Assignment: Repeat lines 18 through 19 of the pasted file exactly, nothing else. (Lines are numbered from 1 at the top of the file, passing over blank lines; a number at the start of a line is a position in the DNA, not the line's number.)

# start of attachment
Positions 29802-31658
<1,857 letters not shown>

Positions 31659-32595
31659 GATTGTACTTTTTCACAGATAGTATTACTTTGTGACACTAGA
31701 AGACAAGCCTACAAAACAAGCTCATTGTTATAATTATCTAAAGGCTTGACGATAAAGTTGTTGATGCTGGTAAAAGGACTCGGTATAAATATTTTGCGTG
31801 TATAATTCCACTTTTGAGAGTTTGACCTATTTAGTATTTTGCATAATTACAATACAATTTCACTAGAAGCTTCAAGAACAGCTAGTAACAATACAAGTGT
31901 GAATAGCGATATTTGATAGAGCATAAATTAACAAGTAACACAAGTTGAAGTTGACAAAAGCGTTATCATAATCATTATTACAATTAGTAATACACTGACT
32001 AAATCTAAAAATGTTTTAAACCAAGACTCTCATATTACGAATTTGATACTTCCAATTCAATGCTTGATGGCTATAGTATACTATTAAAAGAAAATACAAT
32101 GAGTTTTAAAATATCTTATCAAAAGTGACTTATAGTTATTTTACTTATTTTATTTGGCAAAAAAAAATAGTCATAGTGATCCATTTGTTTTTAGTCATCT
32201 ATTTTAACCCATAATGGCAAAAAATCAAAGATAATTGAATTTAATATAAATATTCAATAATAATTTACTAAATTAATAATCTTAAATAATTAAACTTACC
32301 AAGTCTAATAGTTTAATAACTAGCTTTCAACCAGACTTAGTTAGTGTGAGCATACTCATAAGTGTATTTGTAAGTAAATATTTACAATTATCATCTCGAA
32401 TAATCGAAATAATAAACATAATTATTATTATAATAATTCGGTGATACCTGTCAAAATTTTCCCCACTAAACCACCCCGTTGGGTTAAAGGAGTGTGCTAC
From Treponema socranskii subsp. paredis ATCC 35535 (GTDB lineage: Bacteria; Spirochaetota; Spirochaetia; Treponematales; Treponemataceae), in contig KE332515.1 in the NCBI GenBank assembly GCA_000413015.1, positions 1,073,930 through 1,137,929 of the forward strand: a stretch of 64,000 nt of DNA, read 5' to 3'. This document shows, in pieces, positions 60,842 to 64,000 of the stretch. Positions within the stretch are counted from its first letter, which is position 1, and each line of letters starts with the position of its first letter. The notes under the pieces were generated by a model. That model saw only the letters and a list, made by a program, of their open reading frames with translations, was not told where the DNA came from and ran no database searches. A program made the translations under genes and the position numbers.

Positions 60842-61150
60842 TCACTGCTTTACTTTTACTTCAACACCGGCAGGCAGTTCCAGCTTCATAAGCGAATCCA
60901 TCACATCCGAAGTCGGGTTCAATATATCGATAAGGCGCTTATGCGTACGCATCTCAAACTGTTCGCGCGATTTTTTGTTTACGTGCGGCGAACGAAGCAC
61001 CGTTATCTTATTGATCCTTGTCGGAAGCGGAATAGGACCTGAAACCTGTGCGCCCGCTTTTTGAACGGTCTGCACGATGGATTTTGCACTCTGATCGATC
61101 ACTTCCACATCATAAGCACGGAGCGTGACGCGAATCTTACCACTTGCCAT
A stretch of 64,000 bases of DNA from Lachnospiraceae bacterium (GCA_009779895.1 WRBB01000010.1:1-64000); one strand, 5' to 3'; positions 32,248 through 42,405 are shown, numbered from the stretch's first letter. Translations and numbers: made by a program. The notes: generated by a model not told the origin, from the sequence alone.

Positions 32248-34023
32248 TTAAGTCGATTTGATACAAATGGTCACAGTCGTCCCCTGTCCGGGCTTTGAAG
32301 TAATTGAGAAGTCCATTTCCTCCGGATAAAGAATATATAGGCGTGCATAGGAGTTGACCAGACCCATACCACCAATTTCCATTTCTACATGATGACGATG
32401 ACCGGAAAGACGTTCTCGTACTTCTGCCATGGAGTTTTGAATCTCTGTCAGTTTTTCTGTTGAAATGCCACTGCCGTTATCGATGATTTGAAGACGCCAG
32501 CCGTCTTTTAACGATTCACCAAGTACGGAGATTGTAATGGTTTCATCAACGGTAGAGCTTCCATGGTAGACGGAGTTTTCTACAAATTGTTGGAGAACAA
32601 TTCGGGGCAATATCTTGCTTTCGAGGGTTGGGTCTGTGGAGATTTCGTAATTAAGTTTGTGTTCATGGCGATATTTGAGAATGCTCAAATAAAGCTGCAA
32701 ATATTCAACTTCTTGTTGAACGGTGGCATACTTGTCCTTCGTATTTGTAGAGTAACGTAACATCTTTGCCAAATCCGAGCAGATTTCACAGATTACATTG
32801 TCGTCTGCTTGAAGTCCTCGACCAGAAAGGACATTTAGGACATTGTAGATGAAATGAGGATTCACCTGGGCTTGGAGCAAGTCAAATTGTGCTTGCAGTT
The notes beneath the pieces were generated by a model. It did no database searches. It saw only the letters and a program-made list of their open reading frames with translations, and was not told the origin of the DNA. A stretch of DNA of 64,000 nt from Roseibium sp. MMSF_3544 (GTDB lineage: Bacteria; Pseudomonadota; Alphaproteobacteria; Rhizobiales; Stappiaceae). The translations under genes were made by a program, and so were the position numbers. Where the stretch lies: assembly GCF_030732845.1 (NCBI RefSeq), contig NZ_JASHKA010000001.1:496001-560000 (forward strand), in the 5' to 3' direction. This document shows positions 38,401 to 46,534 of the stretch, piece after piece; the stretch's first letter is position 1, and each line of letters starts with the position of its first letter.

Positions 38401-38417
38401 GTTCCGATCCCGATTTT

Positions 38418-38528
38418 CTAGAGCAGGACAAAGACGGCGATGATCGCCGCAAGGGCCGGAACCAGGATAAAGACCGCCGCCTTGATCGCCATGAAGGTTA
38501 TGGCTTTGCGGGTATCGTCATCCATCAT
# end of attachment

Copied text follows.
61101 ACTTCCACATCATAAGCACGGAGCGTGACGCGAATCTTACCACTTGCCAT
A stretch of 64,000 bases of DNA from Lachnospiraceae bacterium (GCA_009779895.1 WRBB01000010.1:1-64000); one strand, 5' to 3'; positions 32,248 through 42,405 are shown, numbered from the stretch's first letter. Translations and numbers: made by a program. The notes: generated by a model not told the origin, from the sequence alone.